“Joy,” which is based in part on the life of Miracle Mop creator Joy Mangano, is the third film teaming director David O. Russell and his muse, Oscar-winner Jennifer Lawrence. It is also, far and away, their best. As much as I enjoyed “Silver Linings Playbook” ( 2012) and “American Hustle (2013), I have no desire to see either again. The opposite is true for “Joy,” which succeeds both as a love letter to the endless possibilities one can achieve through American capitalism and a female-empowerment story that manages to make its point without laying down a lecture.
Joy Mangano (a terrific Lawrence) is a divorced mother of two eking out a living in Long Island (circa 1990) as a booking clerk for Eastern Airlines. Other than her supportive grandmother (Diane Ladd), Joy somehow manages to survive among and live with an extended family that is equal parts eccentric and jaw-droppingly selfish.
Joy’s ex-husband of two years is a going-nowhere lounge singer who lives in her basement. Her divorced mother (Virginia Madsen) is a bedridden near-recluse addicted to a cheesy television soap opera. Her father (Robert DeNiro), the only one who chips in economically, is a needy emotional mess constantly moving from one girlfriend to another, and living with Joy in-between romantic conquests.
If this sounds like the latest overrated piece of quirky twee garbage from Wes Anderson, let me stop you right there. What grounds the story, and makes all of this illuminating and charming, is Joy’s grounded normalcy. Like Marty McFly in “Back to the Future” and Dorothy in “The Wizard of Oz,” Joy is the (sometimes) calm, sympathetic, and relatable center of the storm.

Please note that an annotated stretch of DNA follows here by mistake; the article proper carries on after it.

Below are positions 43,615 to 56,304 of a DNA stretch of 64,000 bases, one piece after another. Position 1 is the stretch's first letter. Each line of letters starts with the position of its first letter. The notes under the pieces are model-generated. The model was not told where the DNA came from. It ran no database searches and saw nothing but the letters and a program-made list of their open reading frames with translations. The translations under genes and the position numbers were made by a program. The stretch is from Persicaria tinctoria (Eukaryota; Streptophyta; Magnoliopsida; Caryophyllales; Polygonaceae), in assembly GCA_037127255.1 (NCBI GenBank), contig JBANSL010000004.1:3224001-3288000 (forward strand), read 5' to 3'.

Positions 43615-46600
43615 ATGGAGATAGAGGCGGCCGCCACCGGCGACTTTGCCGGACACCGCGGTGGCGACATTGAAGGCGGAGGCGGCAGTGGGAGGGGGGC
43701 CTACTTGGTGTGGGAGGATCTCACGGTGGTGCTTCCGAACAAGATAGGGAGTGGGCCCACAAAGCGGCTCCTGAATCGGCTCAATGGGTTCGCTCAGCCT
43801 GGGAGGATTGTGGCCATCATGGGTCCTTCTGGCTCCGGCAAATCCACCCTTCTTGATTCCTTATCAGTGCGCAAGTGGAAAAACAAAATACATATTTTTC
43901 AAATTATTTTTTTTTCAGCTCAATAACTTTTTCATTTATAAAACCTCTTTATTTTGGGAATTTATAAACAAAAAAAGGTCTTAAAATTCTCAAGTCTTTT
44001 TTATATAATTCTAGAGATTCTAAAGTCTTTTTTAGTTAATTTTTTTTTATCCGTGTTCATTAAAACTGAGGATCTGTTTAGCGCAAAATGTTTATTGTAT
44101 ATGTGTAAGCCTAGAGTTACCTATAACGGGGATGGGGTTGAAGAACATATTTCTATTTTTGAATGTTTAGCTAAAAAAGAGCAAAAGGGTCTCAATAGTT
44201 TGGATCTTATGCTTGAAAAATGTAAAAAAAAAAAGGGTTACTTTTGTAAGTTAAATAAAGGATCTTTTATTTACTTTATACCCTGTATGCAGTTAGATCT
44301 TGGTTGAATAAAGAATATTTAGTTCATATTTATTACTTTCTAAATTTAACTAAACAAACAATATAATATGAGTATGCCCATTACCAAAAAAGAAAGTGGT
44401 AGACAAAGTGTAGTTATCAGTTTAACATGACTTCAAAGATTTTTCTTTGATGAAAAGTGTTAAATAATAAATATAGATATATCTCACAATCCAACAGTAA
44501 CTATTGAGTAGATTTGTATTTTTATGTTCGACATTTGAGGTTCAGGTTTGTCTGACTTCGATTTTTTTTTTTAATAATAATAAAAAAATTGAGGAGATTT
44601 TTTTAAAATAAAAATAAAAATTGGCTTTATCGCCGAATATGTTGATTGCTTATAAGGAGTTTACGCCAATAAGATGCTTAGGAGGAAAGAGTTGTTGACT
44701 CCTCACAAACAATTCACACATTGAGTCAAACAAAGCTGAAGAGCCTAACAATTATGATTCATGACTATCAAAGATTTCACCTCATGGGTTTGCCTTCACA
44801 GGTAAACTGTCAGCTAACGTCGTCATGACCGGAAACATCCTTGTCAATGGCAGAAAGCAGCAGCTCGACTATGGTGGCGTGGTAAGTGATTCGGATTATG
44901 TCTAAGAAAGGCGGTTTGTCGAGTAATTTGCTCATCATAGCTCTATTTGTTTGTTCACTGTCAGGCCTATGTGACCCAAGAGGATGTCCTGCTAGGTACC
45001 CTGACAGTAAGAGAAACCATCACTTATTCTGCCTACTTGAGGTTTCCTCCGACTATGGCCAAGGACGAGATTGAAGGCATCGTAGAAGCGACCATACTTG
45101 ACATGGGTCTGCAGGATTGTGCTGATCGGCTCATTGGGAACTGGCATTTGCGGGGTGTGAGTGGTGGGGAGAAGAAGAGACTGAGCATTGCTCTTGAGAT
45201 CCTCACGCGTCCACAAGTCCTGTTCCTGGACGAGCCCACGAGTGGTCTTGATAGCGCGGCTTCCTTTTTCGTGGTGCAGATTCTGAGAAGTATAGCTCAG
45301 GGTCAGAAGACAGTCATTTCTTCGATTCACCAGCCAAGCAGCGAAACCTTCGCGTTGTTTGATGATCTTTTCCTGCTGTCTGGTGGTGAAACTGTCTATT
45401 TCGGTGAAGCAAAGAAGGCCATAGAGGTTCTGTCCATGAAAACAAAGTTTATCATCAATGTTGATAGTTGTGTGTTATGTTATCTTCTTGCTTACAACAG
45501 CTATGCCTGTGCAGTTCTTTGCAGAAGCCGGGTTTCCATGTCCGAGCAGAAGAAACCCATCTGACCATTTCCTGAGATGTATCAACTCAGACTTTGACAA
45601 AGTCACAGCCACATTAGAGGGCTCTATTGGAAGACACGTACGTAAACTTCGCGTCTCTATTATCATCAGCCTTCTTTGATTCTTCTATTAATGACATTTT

Joy is also a young woman with dreams stunted by her own bad choices and a family that confuses love with pecking her to death, a young woman constantly put upon in ways big and small; and one who intuitively understands she was meant for bigger things, that time is quickly running out, and when it does, a tragically misspent life will be her epitaph.
Her life changes when she dreams up the Miracle Mop, a lightweight, self-wringing floor mop; one of those brilliantly simple inventions you can’t believe no one thought of before. As is often the case in the complicated, competitive, and oftentimes unscrupulous American business world, the hard-fought success of this invention delivers only heartbreak, disillusionment, and bankruptcy.
At first Neil Walker (Bradley Cooper) appears to be Joy’s White Knight. The QVC executive gives Joy her first big break on his home shopping cable channel. Wisely, though, the story doesn’t take this easy route. Walker is honest and decent, but he is no hand-holder. To his credit, knowing that in the end it will do nobody, especially Joy, any good to engage in Little Lady-affirmative action, he throws her in the deep end and walks away.
Russell is obviously telling a female empowerment story here, but it is the exact right kind. Men are not demonized (Joy’s relationship with ex-husband is my favorite subplot), they also do not Make Her Dreams Come True. With the help of men and women who show some faith in her, Joy reaches previously unimagined heights, and does so in the best way: all on her own. No trigger warnings. No government help.
This is why “Joy” is also a love letter to American capitalism, and a realistic one that doesn’t disguise the endless struggle required to achieve success, doesn’t paper over the harsh reality that life indeed is not fair, in fact it is frequently unjust. At the same time, “Joy” says declaratively that although the playing field is brutal and unforgiving, America is still a uniquely extraordinary place where, if you have the drive and the brains and the guts and are willing to repeatedly pick yourself up off the floor of failure, nobodies can become anybody.
Joy doesn’t sleep around or ask for handouts or assume she’s entitled, and she’s a devoted mother who digs firing a shotgun. What more can you ask for in a role model, especially for young women?
“Joy” is not only a wonderful movie, each scene is its own perfect little short film.
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